Exercises for Rotator Cuff Strain
We love to help anybody who is having issues with injuries or coming back from an injury and need to strengthen. Most of the time we are left to work out how to rehab our injuries on our own, and it’s very daunting to find the correct exercises that will help recovery and not hinder it.
This article gives you an insight into how we would go about helping our clients recover from issues with their shoulders, specifically their rotator cuff muscles.
Here we go!
Rotator cuff strengthening exercises as well as mobility and stretching exercises should form an integral part of a rotator cuff strain rehabilitation program.
Outlined below are a number of exercises specifically for rotator cuff rehabilitation. Depending on how bad the injury is will determine when they can begin and how fast the patient will progress.
Mobility exercises should begin as soon as pain allows. The aim is to restore full mobility to the shoulder joint. Mobility should be done at least once a day and sometimes 2 or 3 times per days is recommended. Pendulum exercises are the starting point for most severe shoulder injuries and unless you have particularly bad strain then you would be expected to move onto pole or wand type exercises soon.
The aim of pendulum exercises is to increase mobility in the shoulder joint. If your injury was mild and the shoulder has not been immobile for very long then it is likely you will skip through these exercises relatively quickly and move onto more suitable flexibility and stretching exercises.
- Gently swing the in a circular motion whilst lying on your front or leaning forwards (as shown).
- Gradually increase the size of the circle to increase the range of motion. Try to relax the arm and use the momentum of the swing.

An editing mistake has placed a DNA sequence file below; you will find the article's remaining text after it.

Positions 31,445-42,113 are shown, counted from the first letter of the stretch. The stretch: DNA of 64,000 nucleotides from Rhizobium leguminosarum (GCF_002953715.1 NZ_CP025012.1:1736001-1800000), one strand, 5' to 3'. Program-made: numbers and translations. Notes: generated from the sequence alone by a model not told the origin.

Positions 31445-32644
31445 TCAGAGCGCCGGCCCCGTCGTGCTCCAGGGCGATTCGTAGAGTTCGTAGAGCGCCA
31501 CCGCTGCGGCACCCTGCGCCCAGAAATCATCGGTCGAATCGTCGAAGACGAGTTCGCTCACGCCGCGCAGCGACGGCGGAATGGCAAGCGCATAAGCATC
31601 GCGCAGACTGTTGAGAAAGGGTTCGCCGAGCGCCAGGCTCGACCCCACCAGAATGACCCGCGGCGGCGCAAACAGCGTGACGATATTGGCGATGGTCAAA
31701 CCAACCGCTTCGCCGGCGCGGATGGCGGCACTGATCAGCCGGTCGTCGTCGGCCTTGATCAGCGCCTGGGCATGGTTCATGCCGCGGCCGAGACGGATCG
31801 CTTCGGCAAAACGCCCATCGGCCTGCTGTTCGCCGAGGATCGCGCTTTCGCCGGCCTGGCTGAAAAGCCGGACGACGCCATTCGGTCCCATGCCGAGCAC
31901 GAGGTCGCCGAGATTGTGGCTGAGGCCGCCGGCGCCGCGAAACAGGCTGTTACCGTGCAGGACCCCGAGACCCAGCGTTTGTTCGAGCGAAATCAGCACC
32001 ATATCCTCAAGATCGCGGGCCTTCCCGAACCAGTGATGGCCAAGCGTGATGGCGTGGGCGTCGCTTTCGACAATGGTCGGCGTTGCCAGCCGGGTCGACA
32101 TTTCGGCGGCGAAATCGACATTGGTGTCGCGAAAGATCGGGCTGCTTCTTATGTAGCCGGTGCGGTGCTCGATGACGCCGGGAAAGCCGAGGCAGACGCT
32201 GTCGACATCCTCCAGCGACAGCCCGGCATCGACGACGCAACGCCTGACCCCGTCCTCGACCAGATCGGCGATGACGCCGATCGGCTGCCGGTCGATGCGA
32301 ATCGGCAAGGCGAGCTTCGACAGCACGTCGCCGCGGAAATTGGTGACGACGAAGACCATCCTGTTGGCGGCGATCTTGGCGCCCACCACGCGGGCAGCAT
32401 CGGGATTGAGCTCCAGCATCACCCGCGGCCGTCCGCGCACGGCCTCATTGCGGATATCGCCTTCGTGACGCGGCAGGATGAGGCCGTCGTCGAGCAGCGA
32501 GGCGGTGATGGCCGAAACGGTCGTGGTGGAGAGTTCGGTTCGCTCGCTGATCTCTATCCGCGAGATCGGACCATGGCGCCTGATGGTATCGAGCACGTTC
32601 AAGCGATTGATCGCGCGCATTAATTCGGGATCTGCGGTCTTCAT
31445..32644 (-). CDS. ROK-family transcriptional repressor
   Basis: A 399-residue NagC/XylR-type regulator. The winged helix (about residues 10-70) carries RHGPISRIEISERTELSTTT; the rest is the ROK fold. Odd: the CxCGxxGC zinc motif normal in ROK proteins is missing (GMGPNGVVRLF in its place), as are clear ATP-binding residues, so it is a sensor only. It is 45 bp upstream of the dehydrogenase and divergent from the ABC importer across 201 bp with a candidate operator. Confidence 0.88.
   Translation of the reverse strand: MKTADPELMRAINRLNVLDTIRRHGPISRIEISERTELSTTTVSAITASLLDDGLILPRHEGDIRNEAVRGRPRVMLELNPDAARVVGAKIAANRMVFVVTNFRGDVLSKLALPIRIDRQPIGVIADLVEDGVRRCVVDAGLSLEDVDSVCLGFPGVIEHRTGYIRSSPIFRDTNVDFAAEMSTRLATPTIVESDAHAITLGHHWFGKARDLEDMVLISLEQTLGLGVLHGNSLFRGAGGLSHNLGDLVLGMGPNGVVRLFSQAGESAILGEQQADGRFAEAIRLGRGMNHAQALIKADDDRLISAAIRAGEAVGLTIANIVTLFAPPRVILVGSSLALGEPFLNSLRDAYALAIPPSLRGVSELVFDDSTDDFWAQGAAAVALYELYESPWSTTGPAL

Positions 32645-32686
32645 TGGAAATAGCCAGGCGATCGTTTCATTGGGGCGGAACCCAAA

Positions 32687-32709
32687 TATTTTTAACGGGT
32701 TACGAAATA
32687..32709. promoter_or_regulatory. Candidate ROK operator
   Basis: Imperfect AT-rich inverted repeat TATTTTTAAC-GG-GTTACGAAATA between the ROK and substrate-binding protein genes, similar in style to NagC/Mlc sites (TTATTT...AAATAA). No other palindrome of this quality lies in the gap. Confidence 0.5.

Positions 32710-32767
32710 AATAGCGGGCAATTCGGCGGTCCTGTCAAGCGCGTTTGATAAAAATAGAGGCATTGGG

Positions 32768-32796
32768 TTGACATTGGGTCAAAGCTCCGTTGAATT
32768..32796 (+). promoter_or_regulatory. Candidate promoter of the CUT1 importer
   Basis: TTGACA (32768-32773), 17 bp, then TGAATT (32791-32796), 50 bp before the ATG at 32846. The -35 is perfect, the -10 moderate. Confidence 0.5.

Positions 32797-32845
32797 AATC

- It is important that range of motion exercises are done as early as possible and frequently to prevent the shoulder tightening up again.
- Use a long object such as a broom handle.
- Hold it in each hand, wider than shoulder width.
- Use the good arm to move the injured shoulder
- Lift it as high as you can comfortably manage, stop if it is painful.
- Try to relax the injured arm so it is not working.
- Repeat several times a day, trying to gradually increase the range.
Stretching exercises move on from mobility and should be done as soon as pain allows. It is likely that if you have suffered a rotator cuff strain then the muscle involved may have gone into spasm or shortened and will need stretching. Try to find the stretching exercises which feel like they are working and perform them regularly throughout the day.
Front of shoulder against a wall
- Place one forearm against a fixed point (such as a doorway), with the elbow and shoulder at 90 degrees.
- Gently turn your body away to stretch the front of the shoulder and chest.
- Again, hold the position for 20 seconds and repeat 3 times.
- The athlete should feel a gentle stretch in the front of the shoulder but not pain.
Back of the shoulder stretch
- Place one arm across your chest and pull it in tight with the other.
- The athlete should feel a gentle stretch at the back of the shoulder.
- Again, hold the position for 20 seconds and repeat 3 times.
- The athlete should feel a gentle stretch in the back of the shoulder but not pain.
Muscle energy technique
- The trainer will rotate the shoulder as far as it will go (without pain) one way (usually either medial or lateral rotation).
- They will then ask the patient to push against them (in this case in the direction of the white arrow) at about 20% of their maximum force
- This contraction is held for 10 seconds
- The patient then relaxes, as the therapist gently applies more force to increase the range of motion.